London's FTSE 100 Index slid into "bear market" territory today as fears continued to mount over the health of the UK economy.
The 2 per cent decline for the Footsie came after a sell-off last night on Wall Street put pressure on markets worldwide. But investors in London were also faced with a raft of other bad news, including a warning from the British Chambers of Commerce (BCC) that the UK was "at serious risk" of recession.
The BCC's economic adviser David Kern said its latest snapshot of the UK economy showed a "menacing deterioration" in prospects.
For a while there were no blue-chip stocks in positive territory as the Footsie's decline below the 5400 mark put London into a bear market, as defined by a 20 per cent fall from the high point seen last year.
Speculation that two American mortgage providers might have to raise fresh capital and make further write-downs triggered the sell off on Wall Street and put fresh pressure on a host of financial stocks in the UK.
Richard Hunter, head of equities at Hargreaves Lansdown stockbrokers, said: "Today's fall marks a full entry into bear market territory, even though most investors will have been feeling that this has been here already for some months."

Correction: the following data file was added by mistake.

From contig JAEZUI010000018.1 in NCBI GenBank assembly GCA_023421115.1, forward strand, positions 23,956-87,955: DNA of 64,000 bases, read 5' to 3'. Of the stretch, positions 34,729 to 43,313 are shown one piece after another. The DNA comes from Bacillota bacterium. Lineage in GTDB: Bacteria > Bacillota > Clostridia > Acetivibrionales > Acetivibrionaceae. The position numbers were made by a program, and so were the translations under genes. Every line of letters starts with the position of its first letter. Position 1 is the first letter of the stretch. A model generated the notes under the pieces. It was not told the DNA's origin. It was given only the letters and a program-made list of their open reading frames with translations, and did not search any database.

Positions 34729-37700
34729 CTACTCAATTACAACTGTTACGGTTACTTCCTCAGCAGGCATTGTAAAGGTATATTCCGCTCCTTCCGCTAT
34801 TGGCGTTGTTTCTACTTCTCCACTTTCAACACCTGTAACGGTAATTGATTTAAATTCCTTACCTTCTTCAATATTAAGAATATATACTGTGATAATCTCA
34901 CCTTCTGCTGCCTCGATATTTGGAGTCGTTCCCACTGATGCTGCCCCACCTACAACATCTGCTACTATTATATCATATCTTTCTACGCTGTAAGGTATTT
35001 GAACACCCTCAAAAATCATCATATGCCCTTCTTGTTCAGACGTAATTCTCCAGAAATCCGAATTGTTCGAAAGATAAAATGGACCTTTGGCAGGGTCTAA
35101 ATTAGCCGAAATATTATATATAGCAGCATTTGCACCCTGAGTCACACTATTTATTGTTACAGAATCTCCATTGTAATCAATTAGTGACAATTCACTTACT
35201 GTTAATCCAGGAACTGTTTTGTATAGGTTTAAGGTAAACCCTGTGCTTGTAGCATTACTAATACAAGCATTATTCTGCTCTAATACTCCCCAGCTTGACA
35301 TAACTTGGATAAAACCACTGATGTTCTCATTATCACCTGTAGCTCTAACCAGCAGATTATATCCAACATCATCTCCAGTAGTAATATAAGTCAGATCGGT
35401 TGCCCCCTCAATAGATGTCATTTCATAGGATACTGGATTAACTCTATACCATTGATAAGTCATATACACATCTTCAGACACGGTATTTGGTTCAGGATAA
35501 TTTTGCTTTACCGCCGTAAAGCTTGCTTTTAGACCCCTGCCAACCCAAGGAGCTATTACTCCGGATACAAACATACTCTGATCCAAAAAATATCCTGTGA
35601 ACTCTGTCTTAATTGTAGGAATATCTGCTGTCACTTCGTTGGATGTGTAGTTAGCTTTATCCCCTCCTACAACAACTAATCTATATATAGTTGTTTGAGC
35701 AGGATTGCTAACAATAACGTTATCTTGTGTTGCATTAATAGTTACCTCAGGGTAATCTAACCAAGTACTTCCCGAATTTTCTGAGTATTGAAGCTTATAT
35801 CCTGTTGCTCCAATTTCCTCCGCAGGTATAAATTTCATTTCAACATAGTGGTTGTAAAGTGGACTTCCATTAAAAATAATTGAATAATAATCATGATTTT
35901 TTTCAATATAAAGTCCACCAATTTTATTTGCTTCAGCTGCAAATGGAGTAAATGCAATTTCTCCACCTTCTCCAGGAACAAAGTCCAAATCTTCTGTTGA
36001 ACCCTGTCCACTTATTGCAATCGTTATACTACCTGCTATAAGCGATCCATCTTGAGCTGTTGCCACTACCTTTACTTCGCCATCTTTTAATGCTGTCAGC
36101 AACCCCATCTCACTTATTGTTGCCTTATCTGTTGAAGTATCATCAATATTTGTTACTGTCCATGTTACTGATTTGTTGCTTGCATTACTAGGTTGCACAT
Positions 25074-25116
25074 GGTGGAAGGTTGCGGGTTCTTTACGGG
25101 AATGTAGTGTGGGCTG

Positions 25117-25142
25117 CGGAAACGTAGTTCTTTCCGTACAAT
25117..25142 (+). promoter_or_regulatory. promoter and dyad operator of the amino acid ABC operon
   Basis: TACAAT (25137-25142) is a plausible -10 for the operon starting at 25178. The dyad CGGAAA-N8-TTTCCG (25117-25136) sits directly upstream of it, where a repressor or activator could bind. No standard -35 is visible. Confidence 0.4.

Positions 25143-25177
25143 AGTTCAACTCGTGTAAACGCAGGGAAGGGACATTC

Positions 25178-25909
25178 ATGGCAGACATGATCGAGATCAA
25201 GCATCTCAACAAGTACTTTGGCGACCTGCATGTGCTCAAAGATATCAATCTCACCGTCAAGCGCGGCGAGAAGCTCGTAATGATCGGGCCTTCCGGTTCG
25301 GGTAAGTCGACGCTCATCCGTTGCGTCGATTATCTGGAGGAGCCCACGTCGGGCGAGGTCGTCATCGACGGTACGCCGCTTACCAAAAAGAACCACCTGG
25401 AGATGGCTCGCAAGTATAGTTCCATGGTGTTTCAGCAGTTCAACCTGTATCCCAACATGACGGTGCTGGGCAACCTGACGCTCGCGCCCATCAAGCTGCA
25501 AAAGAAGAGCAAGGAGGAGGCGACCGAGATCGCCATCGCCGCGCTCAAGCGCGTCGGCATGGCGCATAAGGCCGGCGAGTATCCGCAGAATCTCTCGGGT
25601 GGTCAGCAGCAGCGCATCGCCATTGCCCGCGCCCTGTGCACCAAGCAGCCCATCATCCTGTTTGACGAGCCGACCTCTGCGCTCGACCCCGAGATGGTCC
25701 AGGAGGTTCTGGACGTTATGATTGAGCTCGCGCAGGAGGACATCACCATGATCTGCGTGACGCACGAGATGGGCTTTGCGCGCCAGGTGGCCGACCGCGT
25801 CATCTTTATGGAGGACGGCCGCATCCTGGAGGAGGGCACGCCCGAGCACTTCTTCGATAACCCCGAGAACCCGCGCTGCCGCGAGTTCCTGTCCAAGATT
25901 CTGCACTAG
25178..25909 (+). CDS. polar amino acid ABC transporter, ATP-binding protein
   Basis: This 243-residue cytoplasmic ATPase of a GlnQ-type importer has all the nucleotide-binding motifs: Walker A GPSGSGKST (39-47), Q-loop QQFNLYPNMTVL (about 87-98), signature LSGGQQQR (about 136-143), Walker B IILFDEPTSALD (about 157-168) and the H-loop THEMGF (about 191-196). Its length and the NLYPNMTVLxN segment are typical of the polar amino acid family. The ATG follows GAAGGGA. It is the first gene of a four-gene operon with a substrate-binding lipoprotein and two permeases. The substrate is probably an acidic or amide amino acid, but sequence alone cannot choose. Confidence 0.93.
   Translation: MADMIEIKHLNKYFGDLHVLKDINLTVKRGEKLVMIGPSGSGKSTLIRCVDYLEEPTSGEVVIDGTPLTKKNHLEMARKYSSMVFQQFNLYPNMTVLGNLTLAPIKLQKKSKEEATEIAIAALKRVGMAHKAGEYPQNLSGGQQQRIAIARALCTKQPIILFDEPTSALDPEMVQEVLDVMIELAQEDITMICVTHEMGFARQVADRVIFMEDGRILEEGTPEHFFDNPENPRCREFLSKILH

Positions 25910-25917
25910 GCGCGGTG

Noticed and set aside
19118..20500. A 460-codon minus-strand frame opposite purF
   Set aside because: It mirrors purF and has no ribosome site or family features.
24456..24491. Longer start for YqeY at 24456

Mr Hunter said fears of additional credit writedowns by banks and the prospect of lower corporate earnings added to the negative sentiment.
"At this precise moment, it is difficult to identify from where a positive catalyst might emerge," he added.
Housebuilder Persimmon and estate agency Savills contributed to the gloom today by reporting sharply lower transaction levels and selling prices. Savills said the downturn had started to impact on the market for prime country property.
At the same time, oil rebounded in Asian trading on a weaker dollar and renewed buying interest after prices plunged nearly four US dollars a barrel in the previous session.
Paul Webb, chief dealer at CMC Markets, said: "Credit woes across the Atlantic remain very much at the heart of traders' concerns whilst the fact crude prices have refused to push below $140 a barrel is also clearly a worry."
Homeowners are unlikely to get much relief from the Bank of England later this week. Fears over rising inflation mean the Bank is expected to keep the cost of borrowing at 5 per cent, despite the boost a cut would give the economy.
Manoj Ladwa, a senior trader at TradIndex, said: "In normal circumstances, the case for the Bank of England to cut rates this Thursday at its regular monthly meeting would be cut and dried.
"But the price of oil and food means that the threat of inflation remains severe, and most analysts expect rates to remain unchanged."Reuse content